The Future of Interiors: Taking a human centred approach
I believe we should be taking a multi-scaled holistic approach to the built environment, recognising that as a nation of urbanites we spend 90% of our lives indoors. This means that cities, buildings and interiors all have an enormous effect on our mental and physical wellbeing – and this really is a new frontier to sustainability, one that must go hand in hand with a carbon centred approach.
With this in mind, we need to consider the cultural, geographic and socio-economic situations that exist in cities and reflect this through good interior design. The aim of this is to create human centred spaces where we live and work that successfully deliver on their intended function. This human centred approach acknowledges that good design isn’t an extravagance but an essential component in the creation of successful buildings, by that we mean places where people feel happy, healthy, calm and relaxed.
There are some key trends emerging as part of this approach. Nature inspired design in all forms from biophilic design, bio-morphism and biomimicry is taking off. These elements can be incorporated on a number of levels from conceptual approaches, green walls and planters, to indirect references to nature found in natural materials, textures, patterns and products. Health and wellbeing standards are helping to drive this uptake, with the development of the likes of the WELL Building Standard™ promoting and certifying buildings that excel in this approach.
When it comes to innovation there are a number of brands that are doing more. They have a real vision and are not simply reducing their footprint, but actively seeking a positive impact. Companies such as flooring manufacturer Interface now certify all their products to be carbon neutral throughout their lifecycle and are seeking ways to be carbon negative by 2040. On top of this their biomimetic approach to the design of their flooring products delivers wellbeing through strengthening occupants’ connections with nature.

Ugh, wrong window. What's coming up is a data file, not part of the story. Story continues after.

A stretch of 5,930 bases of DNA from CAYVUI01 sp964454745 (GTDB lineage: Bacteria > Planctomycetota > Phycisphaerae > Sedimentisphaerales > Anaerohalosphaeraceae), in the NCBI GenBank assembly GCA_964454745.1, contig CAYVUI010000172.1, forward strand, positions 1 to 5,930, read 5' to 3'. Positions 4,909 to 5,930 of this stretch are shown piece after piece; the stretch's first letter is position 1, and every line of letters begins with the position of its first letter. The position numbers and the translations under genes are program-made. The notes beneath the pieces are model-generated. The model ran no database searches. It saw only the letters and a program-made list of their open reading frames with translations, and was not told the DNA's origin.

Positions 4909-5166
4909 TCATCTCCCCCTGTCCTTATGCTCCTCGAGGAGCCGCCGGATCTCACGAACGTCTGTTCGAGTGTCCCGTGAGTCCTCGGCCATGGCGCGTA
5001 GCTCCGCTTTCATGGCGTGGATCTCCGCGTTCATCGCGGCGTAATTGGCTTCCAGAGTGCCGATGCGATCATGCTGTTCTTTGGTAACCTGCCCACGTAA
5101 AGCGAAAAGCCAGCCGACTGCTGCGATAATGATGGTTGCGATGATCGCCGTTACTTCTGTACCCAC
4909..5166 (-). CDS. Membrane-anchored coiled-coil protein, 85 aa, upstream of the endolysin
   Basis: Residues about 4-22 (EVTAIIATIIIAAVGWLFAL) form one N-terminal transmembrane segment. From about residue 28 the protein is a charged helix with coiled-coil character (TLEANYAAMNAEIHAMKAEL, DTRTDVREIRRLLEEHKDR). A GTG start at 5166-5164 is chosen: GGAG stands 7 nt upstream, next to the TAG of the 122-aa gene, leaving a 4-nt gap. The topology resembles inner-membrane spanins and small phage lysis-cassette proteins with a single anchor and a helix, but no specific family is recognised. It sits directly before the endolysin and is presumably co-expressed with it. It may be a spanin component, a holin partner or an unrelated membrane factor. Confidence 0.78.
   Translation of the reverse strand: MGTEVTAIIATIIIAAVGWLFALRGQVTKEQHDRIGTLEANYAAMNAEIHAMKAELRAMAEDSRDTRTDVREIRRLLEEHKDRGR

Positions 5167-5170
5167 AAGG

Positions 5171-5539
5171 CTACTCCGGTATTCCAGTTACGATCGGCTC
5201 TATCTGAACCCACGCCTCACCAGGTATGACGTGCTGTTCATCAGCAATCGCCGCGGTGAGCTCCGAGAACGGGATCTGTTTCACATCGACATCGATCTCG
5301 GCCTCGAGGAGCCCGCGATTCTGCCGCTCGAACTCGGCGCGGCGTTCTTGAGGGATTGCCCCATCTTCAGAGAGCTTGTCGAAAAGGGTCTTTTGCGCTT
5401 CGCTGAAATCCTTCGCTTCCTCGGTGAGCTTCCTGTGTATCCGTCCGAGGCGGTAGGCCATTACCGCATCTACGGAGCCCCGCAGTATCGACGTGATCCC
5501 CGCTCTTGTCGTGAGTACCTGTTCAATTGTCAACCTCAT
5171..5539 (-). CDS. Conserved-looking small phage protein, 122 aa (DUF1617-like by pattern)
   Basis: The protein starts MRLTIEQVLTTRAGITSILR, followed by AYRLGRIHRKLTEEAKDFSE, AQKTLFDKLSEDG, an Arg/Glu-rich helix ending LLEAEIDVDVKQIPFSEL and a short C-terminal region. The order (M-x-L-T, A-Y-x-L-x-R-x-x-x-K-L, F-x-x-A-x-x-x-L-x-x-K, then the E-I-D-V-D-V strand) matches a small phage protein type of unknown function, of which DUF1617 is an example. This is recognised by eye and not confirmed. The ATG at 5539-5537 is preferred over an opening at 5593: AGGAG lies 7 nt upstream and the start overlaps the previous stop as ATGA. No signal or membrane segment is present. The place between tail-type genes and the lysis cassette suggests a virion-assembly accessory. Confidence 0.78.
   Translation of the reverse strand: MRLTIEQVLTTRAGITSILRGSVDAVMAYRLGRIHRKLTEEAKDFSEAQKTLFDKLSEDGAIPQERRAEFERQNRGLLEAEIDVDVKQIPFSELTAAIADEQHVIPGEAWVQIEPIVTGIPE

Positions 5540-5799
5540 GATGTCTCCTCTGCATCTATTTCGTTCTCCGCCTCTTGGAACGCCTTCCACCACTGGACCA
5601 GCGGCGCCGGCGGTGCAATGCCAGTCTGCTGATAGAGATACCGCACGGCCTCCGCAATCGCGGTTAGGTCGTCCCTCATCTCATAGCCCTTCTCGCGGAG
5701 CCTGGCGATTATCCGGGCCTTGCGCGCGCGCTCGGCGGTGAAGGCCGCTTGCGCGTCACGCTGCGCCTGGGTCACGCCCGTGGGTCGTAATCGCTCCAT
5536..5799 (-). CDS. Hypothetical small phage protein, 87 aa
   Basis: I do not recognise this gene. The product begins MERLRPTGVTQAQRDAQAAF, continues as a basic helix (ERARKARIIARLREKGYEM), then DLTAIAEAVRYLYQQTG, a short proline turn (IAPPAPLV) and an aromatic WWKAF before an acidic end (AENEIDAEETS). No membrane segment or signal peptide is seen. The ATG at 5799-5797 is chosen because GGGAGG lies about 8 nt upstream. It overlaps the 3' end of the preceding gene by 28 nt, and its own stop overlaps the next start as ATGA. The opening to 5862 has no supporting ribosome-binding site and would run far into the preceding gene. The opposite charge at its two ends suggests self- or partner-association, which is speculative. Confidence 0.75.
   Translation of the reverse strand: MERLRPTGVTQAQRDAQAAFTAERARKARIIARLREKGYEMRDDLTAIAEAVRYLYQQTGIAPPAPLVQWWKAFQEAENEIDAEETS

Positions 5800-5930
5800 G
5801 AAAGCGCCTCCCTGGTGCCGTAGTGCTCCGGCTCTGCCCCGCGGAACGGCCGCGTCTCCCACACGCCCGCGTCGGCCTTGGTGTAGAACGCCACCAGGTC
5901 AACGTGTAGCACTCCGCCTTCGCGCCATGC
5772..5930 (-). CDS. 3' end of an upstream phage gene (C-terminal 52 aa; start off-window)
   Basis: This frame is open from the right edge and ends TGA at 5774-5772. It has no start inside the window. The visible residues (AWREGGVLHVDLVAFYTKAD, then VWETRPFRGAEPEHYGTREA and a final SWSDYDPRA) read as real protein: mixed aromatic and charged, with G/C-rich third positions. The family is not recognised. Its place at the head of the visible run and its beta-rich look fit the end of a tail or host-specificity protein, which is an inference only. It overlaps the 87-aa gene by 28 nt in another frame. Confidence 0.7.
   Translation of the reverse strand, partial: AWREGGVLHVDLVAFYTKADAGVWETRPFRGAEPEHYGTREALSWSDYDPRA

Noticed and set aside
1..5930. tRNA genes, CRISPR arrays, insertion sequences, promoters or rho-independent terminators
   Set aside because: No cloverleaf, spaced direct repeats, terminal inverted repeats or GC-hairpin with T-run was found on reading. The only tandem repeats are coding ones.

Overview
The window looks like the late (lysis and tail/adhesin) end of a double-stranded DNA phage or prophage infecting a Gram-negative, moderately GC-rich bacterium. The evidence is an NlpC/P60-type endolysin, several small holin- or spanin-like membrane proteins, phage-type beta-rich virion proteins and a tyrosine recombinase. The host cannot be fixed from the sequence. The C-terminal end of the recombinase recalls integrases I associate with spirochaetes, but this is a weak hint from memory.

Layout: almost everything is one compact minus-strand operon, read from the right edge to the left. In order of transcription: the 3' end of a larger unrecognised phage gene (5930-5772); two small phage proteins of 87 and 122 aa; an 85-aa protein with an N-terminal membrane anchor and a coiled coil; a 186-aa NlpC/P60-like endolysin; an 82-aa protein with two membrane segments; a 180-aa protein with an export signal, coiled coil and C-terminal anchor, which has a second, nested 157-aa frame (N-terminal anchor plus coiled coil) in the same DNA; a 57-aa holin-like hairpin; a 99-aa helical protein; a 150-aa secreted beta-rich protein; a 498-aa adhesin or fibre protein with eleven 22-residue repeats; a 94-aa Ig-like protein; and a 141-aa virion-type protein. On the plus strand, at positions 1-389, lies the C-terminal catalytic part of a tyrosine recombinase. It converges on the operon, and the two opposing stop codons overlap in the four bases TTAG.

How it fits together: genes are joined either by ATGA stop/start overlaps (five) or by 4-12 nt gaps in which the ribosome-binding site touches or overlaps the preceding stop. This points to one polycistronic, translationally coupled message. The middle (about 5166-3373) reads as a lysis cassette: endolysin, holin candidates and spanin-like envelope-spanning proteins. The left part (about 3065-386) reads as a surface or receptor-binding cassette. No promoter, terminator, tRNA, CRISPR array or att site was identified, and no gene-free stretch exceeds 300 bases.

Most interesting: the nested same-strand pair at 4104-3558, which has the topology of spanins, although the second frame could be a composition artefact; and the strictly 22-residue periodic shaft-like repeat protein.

I love the work companies such as Biotecture are doing through their verdant green walls, with the dual benefits of improving air quality and improving wellbeing. Then there are some fantastic UK designers really focussing on locally sourced materials and craftsmanship, such as furniture designers and manufacturers Sebastian Cox and Benchmark, and the biomorphic steam bent timber lights by Cornwall based Tom Raffield.
Events such as Futurebuild offer a fantastic opportunity to bring these approaches to Human Centred design together under one roof. I always step into Futurebuild with an enormous sense of anticipation, the excitement of finding new products, seeing familiar faces and acquiring knowledge. I’ll scour the aisles seeking out new materials, products and technologies, as this is the time and place when launches happen, so it makes the event a cutting-edge environment.
It is of course a delight to speak with manufacturers, suppliers and industry experts or the likes of the International WELL Building Institute and the BRE. So networking and meeting familiar faces are key aspects of my time spent at the show. And if I can tear myself away I’ll always try to make time to take in as many of the talks and seminars as I can, choosing which to attend is usually the hardest part. After Futurebuild, the team takes the chance to regroup and pool our experiences. This new information inspires knowledge and helps develops ideas, which inevitably leads to the specification of products and materials.
Find out more about exhibiting in the Interiors hub here.